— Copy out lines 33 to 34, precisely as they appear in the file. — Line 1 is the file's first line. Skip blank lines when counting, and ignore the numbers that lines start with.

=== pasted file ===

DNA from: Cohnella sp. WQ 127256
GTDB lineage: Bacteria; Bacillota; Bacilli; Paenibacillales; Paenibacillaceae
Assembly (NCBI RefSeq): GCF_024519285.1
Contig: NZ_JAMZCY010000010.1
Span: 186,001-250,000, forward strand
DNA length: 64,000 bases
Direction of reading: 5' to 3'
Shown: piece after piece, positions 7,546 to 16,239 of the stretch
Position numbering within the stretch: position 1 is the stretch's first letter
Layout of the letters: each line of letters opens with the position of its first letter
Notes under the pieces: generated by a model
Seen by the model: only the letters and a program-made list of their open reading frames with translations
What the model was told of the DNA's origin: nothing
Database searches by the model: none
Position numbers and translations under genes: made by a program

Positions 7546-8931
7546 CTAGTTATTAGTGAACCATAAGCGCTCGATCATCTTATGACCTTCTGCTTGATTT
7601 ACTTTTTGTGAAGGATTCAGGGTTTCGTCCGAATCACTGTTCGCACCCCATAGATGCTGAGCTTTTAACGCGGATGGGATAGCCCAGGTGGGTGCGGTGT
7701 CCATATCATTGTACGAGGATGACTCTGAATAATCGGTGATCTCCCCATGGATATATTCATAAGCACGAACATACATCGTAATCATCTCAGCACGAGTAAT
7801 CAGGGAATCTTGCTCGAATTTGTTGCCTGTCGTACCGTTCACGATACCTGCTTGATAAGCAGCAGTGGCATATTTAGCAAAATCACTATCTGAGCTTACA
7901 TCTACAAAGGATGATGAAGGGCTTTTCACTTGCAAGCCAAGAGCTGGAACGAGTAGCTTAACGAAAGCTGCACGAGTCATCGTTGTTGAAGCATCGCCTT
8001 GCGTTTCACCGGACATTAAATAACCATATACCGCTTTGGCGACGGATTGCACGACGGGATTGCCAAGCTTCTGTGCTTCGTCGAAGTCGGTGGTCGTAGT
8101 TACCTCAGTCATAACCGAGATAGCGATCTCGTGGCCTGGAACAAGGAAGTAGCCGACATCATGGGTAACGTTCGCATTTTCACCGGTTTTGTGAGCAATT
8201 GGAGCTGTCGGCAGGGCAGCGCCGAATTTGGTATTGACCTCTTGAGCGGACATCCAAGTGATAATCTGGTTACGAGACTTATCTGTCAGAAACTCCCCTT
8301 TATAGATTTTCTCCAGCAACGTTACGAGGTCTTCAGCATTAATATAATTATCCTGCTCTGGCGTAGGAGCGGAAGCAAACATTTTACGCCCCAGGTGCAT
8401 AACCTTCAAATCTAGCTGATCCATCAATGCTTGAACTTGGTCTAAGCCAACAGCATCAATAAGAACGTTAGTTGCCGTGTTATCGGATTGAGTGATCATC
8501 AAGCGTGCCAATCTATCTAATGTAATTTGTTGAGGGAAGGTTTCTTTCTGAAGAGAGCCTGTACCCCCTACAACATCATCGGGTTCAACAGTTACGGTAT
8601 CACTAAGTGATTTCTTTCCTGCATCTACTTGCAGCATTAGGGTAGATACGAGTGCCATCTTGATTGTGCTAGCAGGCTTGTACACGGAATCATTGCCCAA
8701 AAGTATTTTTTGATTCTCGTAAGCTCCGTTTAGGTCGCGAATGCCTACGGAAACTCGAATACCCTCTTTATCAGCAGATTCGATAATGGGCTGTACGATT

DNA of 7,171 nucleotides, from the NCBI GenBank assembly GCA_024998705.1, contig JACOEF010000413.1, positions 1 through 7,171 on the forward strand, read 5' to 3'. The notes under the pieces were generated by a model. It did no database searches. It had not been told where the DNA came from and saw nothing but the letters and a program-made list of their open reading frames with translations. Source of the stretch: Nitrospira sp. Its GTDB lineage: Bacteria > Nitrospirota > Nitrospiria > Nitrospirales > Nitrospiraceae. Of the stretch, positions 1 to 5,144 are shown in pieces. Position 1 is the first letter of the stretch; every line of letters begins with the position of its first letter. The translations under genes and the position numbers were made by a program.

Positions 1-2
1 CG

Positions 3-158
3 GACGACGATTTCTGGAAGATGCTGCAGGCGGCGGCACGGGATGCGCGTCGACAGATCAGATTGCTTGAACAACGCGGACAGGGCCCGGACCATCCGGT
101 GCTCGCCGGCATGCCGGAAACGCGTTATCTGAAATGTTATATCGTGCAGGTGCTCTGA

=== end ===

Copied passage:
Positions 3-158
3 GACGACGATTTCTGGAAGATGCTGCAGGCGGCGGCACGGGATGCGCGTCGACAGATCAGATTGCTTGAACAACGCGGACAGGGCCCGGACCATCCGGT